Nearly 400 students and faculty participated in an event hosted by the Chabad club called #PittsburghStrong in front of the Rebecca Stafford Student Center on Oct. 30.
This event was held in light of the shooting on Sat. Oct. 27., the holy day of sabbath in the Jewish religion, which claimed the lives of 11 people according to CNN.
The #PittsburghStrong campaign garnered the attention of members of the Monmouth community stopped by their tables in the Student Center to partake on various activities to show their support to the victims of the shooting and stand up to hate. While at the tables, supporters were given the opportunity to write letters to the Pittsburgh victims and pledge good deeds, or Mitzvahs, in their honor.
“In Judaism we look at bad situations with love so we wanted to do something positive and not negative,” explained Sophie Hans, a senior social work student and president of Chabad. “That is where the board on good deeds came into play.”
Good deeds were written on bright post-it notes and placed on a giant poster board. University President Grey Dimenna, Esq., did the honors and placed the first good deed on the Mitzvah poster and by the end of the day, the board was overflowing, Greenberg further explained.
“This affects me on a personal level,” said Rabbi Greenberg, an adjunct professor of religious studies and advisor for Chabad. Rather than be a solemn event, Chabad strived and succeeded at celebrating the lives of those lost and promoting the potential for goodness in the world. “The Jewish people are all one family and 11 people from my family were murdered for being Jewish.” Greenberg explained that, the shooting itself, was a personal attack because of his status as a leader in the Jewish community, as well as how he has friends in the Pittsburgh community from his time teaching in Squirrel Hill, the neighborhood where the shooting took place.
“Our message is when there is darkness, add some light, do an act of kindness, do a good deed. Make this world a better place,” noted Greenberg.
Chabad’s stand against this act of terror began Monday morning, a day before #PittsburghStrong took place. Greenberg and the executive board for Chabad knew that they had to act fast if they wanted to do something to remember the lives of those lost in the shooting and to stand in solidarity against antisemitism on campus.
Mary Anne Nagy, Vice President for Student Life and Leadership Engagement reached out to Rabbi Greenberg Monday morning with a phone call to send her condolences and sympathies to him, as well as check on students in the campus community that may need extra support in the wake of this traumatic event. “It doesn’t matter if you’re from Long Branch or Pittsburgh, members of the Jewish faith were tragically killed,” noted Nagy. “I’m sure that for students it’s very upsetting and unnerving and I wanted to make sure that they’re ok.”
During this phone call, Greenberg expressed the club’s interest in holding an event to remember the lives lost in the Pittsburgh as soon as possible, and Nagy supported Chabad’s idea for the #PittsburghStrong campaign.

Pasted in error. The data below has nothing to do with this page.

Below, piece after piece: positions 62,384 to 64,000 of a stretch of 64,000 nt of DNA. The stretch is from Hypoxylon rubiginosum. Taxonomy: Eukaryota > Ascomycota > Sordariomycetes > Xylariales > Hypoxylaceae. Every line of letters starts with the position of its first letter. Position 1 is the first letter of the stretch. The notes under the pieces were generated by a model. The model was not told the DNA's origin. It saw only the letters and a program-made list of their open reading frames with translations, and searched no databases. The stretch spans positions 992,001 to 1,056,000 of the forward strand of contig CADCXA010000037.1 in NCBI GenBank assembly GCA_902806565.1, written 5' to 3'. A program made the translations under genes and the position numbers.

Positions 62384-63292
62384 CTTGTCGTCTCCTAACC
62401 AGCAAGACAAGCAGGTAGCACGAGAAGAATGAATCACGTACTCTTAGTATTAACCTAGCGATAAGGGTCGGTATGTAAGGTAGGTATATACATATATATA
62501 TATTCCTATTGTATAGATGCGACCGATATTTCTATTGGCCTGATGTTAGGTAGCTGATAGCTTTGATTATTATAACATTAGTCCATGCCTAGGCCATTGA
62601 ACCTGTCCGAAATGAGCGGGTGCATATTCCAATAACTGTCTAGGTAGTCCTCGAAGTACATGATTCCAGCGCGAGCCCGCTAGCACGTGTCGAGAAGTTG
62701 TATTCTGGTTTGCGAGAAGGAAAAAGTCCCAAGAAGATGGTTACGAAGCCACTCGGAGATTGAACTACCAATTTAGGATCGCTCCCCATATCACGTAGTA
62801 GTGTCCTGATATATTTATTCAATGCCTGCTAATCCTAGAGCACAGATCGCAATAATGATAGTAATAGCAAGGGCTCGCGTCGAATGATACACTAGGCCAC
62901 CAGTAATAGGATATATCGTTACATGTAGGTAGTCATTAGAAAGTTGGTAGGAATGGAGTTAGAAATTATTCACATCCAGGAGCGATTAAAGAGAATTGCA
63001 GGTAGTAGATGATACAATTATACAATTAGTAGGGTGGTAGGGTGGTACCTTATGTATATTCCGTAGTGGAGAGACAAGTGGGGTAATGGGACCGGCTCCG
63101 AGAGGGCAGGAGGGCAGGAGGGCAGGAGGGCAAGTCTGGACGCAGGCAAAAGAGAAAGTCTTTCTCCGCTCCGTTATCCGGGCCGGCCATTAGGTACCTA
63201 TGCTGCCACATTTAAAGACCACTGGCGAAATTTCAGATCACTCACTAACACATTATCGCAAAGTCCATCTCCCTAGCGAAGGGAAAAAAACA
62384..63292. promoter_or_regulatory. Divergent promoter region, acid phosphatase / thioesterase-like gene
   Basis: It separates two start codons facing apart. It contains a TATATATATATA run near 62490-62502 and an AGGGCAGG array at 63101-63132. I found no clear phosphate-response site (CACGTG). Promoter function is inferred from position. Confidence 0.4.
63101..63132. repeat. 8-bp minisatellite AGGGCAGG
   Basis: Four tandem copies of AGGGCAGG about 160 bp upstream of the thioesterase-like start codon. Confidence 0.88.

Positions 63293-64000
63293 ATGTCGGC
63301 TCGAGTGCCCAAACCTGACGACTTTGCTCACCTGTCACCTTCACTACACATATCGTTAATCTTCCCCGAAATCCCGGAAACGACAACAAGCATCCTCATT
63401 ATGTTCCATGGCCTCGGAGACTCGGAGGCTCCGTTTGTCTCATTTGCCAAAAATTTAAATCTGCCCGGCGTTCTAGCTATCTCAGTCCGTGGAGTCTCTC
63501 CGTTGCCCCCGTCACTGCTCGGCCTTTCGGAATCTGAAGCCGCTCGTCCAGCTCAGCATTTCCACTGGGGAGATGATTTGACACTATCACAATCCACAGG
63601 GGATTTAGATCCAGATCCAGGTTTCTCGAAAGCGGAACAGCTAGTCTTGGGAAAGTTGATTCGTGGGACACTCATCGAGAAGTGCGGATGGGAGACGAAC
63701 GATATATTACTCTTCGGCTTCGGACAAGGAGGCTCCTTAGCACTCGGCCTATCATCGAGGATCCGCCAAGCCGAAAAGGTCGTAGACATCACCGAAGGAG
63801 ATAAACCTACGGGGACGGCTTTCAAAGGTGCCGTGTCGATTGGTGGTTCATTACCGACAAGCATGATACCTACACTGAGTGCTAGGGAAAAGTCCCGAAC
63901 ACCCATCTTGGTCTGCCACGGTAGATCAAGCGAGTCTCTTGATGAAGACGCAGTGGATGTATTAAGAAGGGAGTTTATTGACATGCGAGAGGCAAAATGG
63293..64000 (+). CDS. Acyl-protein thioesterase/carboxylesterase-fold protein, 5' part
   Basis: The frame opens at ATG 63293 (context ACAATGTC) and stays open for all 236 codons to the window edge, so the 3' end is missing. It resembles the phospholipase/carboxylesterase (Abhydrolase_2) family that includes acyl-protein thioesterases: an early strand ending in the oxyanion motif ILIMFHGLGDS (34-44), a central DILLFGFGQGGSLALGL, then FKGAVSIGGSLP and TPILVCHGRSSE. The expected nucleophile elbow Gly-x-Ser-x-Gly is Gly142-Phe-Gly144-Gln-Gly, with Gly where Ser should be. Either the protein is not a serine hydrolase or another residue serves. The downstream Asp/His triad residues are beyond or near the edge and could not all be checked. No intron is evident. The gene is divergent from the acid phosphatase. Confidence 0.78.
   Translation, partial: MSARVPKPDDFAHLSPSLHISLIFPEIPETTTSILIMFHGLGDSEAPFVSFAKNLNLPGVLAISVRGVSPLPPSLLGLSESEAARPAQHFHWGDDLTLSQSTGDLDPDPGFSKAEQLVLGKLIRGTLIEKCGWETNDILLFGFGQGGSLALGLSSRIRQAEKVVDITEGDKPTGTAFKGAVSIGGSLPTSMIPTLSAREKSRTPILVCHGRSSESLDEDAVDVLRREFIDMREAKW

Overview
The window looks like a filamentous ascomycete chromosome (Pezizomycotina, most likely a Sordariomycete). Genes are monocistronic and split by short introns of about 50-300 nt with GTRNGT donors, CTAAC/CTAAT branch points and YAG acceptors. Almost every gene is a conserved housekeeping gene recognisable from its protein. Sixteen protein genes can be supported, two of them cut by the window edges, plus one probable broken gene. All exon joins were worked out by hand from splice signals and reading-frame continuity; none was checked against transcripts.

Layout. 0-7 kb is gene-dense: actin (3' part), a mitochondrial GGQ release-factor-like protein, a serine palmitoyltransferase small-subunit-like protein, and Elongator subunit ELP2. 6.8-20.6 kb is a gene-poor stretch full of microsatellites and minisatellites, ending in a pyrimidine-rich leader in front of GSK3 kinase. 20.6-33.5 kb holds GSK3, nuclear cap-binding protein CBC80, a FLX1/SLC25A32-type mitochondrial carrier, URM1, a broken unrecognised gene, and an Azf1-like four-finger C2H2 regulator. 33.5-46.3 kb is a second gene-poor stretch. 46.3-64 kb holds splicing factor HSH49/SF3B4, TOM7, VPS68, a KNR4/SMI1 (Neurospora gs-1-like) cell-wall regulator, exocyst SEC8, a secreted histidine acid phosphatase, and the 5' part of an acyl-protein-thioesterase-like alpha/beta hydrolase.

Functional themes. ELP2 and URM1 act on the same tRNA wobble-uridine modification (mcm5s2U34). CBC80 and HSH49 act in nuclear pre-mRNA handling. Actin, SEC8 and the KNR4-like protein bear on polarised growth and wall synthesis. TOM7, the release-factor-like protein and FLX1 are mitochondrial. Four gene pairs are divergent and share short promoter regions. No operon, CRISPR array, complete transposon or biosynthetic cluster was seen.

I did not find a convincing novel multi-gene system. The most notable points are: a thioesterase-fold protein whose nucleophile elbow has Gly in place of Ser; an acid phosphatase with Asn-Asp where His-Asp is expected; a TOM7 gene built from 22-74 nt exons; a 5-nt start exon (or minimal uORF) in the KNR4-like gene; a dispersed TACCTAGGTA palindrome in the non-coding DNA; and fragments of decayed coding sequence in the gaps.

According to an article published by The New York Times on Oct. 27, the gunman took the lives of 11 congregants and wounded four police officers. According to the article, this act was “among the deadliest against the Jewish community in the United States.”
Nagy weighed in on the impact the attack has on what can be defined as a place for people. “It is despicable that we are at a point that we cannot even go to our places of worship and be safe,” argued Nagy.
Students shared Nagy’s sentiment in the fact that religious sanctuaries are no longer the safe haven they once were, being tainted by the aftermath of terrorism. “A synagogue is a sanctuary where we should feel safe,” argued Shelby Davis, a sophomore health studies student and program director for Chabad. “How can we now feel comfortable going forward?”
Brielle Saunderson, a sophomore nursing student and vice president of Chabad, voiced her concerns over the hate behind the Pittsburgh shooting. “It is heartbreaking to know that antisemitism is still so prevalent in today’s society, and that this hatred is so fierce that our lives could be stolen from us,” commented Saunderson.
Members of Chabad channeled their frustration surrounding the attacks towards actions to combat hate and promote tolerance. “We need to act and speak up toward hate speech. Today more than ever, we need to confront hate with love and unity,” stressed Davis. “We need to continue to be proud of who we are.”
Chabad planned a follow up event for the #PittsburghStrong campaign on Nov. 2 during their weekly sabbath dinner to honor the victims of the Pittsburgh synagogue shooting. The service was held at Chabad of the shore and extended an invitation to the entire community. Chabad also plans on donating half of their holla breads to the victims and their families during their monthly baking session.
The University’s chapter of Chabad has been active on campus for over six years, a Jewish organization governed by rabbis. There are over 200 chapters at universities in the United States. Chabad holds meetings every Wednesday, where members chat about their religion and every day topics over sushi. They also celebrate the sabbath and have dinner on Friday nights. If you have any questions about the Chabad, please contact Brielle Saunderson at email@example.com.
PHOTOS COURTESY of Sophie Hans